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I was watching a video tutorial on khan academy, (I've included the link at the bottom), and the question states that there is a 8cm cylinder, with a radius of 4. Part of the video shows a worked example of finding the surface area (the link cuts directly to this part of the video btw).

He calculated the surface area of the top + bottom sides, and then calculated the circumference, however he multiplied it by the entire length of the cylinder.

Aren't the top + bottom sides not 1cm each though? as they are obviously part of cylinder. Each slice is presumably 1cm thick, with a circumference of a 16pi area. Aren't the top and bottom sides of the circle just one slice each?

Thus, would the surface area of the top + bottom not be 2cm, leaving you with the circumference (or wrapping) of the rest of the cylinder, that being the circumference of one slice which is now known, and multiplying that by 6?

If not, then wouldn't that mean that the circumference of a circle in not included as part of the area? Though if not, it seems strange that we would just exclude the perimeter of circle when calculating it's area. If so however, then why wouldn't we include the circumference as part of the top + bottom areas of the cylinder in our calculations? You see, either way, the logic seems to be self contradictory, and this is why am so puzzled.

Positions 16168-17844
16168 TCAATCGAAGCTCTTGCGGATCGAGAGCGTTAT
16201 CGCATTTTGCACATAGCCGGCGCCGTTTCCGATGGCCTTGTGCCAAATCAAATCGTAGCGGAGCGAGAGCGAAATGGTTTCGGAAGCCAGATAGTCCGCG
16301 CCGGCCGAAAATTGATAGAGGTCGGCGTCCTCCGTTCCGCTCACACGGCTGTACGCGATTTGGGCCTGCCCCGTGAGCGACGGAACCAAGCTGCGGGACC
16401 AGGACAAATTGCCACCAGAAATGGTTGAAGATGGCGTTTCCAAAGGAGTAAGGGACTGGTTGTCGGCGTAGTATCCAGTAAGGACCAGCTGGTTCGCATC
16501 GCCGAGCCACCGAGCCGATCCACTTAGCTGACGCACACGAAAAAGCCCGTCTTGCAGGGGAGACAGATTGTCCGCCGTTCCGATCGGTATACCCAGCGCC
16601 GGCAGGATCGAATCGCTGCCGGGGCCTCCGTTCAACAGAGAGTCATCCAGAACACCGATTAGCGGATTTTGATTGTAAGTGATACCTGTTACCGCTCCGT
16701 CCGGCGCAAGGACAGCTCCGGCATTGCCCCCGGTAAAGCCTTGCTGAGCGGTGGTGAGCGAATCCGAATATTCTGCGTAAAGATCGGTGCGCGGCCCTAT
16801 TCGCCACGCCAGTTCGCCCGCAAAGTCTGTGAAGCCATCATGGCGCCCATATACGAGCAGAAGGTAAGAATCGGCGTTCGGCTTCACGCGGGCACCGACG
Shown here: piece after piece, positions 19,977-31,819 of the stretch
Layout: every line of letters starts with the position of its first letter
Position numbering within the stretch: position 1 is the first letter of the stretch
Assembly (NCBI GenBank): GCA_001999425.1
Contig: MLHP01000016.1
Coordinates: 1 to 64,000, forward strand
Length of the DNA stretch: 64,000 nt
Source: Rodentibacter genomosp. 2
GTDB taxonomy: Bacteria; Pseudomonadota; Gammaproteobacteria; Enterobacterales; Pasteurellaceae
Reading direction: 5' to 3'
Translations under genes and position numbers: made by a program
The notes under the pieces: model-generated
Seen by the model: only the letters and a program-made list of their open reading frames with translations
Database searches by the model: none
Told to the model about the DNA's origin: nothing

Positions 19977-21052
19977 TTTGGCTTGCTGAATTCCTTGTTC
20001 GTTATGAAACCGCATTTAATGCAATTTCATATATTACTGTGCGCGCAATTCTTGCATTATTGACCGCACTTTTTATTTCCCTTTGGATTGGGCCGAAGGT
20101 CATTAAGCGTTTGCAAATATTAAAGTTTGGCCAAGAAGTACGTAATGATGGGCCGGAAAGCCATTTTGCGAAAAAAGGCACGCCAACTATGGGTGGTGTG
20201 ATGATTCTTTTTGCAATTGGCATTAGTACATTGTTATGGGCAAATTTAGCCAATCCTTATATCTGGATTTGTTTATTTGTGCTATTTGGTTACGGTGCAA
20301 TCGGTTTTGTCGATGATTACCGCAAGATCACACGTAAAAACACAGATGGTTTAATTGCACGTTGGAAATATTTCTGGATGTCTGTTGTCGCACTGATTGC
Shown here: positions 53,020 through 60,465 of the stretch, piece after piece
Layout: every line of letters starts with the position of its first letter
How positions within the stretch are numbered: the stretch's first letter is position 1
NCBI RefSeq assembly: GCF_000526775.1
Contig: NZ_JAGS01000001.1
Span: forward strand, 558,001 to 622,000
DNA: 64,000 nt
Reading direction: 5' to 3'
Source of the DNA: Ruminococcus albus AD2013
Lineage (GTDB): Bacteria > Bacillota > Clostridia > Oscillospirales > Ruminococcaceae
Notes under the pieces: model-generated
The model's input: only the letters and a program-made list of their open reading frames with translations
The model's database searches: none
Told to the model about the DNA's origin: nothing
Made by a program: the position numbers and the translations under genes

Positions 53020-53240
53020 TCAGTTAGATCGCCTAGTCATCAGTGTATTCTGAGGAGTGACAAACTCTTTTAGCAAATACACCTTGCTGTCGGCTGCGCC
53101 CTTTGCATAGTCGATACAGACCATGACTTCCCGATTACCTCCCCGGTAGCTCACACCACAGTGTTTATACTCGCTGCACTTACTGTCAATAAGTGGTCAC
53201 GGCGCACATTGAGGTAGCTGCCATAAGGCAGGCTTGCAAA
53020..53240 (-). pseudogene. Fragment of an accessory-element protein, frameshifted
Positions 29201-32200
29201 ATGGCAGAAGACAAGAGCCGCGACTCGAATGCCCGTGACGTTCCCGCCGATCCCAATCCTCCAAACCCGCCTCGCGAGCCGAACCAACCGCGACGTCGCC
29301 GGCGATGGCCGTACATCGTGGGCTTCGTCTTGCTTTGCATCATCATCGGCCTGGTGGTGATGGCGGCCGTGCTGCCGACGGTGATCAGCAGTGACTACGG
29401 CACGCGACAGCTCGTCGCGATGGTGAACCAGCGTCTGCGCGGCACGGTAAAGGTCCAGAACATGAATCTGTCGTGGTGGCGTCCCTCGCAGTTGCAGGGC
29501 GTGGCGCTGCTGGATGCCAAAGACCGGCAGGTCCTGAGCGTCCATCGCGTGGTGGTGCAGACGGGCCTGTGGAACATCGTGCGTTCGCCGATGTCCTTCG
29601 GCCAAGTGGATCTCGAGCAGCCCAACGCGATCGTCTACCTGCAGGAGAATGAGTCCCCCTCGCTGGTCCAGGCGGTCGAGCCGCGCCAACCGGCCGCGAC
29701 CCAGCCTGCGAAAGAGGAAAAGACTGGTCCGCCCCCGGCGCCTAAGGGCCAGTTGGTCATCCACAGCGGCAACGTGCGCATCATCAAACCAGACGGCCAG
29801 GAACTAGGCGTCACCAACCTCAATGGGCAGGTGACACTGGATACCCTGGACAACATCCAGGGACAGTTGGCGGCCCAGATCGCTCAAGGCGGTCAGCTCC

Thanks in advance for any help!

Here's that link: https://www.youtube.com/watch?v=gL3HxBQyeg0#t=205

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Surface area = Area of (top+bottom)+Curved surface area

  1. Area of (top+bottom)=$2\pi r^2$
  2. Curved surface area:-

enter image description here

Area of this rectangle is $=l\cdot b$ , but here, $l$ is $2\pi r$ and $b$ is $h$. So the area becomes ,

$2\pi rh$


Total area $=2\pi r^2+2\pi rh$

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  • $\begingroup$ Hmmm, having seen this diagram I can actually see how the calculations work out. It's kind of like the circumference of the cylinders faces is very small, perhaps infinitely so, and is thus it's exclusion has no noticeable effect. $\endgroup$ – Jim Jam Jan 1 '15 at 10:46
  • $\begingroup$ @user108262 Yes you are right it is actually infinitesimal. $\endgroup$ – Dheeraj Kumar Jan 1 '15 at 10:49
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If you make a cylinder out of cardboard, you can do it with three pieces. Two are circles, and one is a rectangle.

The width of the rectangle is the height of the cylinder, and the length of the rectangle is the circumference of either of the cylinder's bases.

The two circles have the same radius as the cylinder. If the radius is $r$ and the height of the cylinder is $h$, then the circumference of the circles that form the "top and bottom" sides is $2\pi r$, so the area of the rectangle is $2\pi r h$. This gives the entire surface area as

$$2\pi rh + 2\pi r^2$$

For your question, we have $r=4\,\text{cm}$ and $h=8\,\text{cm}$. This means the surface area of your cylinder is

$$2\pi(4)(8)+2\pi(4)^2\,\,\text{cm}^2 = \boxed{96\pi\,\,\text{cm}^2}$$

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  • $\begingroup$ Yes, but when calculating the area of one of the top or bottom, isn't the circumference part of the area? $\endgroup$ – Jim Jam Jan 1 '15 at 10:42

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